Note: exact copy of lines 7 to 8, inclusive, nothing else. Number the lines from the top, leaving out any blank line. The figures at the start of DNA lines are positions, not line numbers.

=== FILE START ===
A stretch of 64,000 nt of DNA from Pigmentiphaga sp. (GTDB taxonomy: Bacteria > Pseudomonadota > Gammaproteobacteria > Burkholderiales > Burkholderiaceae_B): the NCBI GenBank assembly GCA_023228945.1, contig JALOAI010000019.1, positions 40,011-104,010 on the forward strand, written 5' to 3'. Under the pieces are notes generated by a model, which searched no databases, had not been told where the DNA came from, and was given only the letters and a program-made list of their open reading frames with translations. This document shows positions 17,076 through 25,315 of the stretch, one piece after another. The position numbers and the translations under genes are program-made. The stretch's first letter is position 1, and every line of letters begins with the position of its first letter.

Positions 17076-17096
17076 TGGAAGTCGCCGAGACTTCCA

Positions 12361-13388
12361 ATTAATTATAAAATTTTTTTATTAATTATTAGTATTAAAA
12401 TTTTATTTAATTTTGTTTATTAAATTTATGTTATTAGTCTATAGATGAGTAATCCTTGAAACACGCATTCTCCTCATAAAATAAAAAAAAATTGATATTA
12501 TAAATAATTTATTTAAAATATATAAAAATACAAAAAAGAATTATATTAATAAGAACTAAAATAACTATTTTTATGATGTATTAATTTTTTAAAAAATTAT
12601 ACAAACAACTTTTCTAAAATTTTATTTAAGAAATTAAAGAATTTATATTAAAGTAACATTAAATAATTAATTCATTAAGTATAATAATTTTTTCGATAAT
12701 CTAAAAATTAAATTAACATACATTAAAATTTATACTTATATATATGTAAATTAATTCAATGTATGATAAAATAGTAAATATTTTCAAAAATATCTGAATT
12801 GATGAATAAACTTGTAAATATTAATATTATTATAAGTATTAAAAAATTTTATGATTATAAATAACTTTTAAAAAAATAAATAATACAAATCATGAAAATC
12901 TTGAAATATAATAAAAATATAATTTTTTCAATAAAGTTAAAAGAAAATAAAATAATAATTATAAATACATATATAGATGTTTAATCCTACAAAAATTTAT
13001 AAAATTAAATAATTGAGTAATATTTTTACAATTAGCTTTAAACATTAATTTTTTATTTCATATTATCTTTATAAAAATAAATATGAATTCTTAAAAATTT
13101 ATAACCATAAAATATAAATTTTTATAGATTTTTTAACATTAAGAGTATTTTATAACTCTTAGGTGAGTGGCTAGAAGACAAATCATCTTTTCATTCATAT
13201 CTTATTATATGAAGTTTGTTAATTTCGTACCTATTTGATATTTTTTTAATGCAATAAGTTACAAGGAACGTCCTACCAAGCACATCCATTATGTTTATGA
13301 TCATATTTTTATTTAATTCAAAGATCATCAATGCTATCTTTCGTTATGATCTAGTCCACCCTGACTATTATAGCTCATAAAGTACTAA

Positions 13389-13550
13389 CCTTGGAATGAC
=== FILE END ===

12501 TAAATAATTTATTTAAAATATATAAAAATACAAAAAAGAATTATATTAATAAGAACTAAAATAACTATTTTTATGATGTATTAATTTTTTAAAAAATTAT
12601 ACAAACAACTTTTCTAAAATTTTATTTAAGAAATTAAAGAATTTATATTAAAGTAACATTAAATAATTAATTCATTAAGTATAATAATTTTTTCGATAAT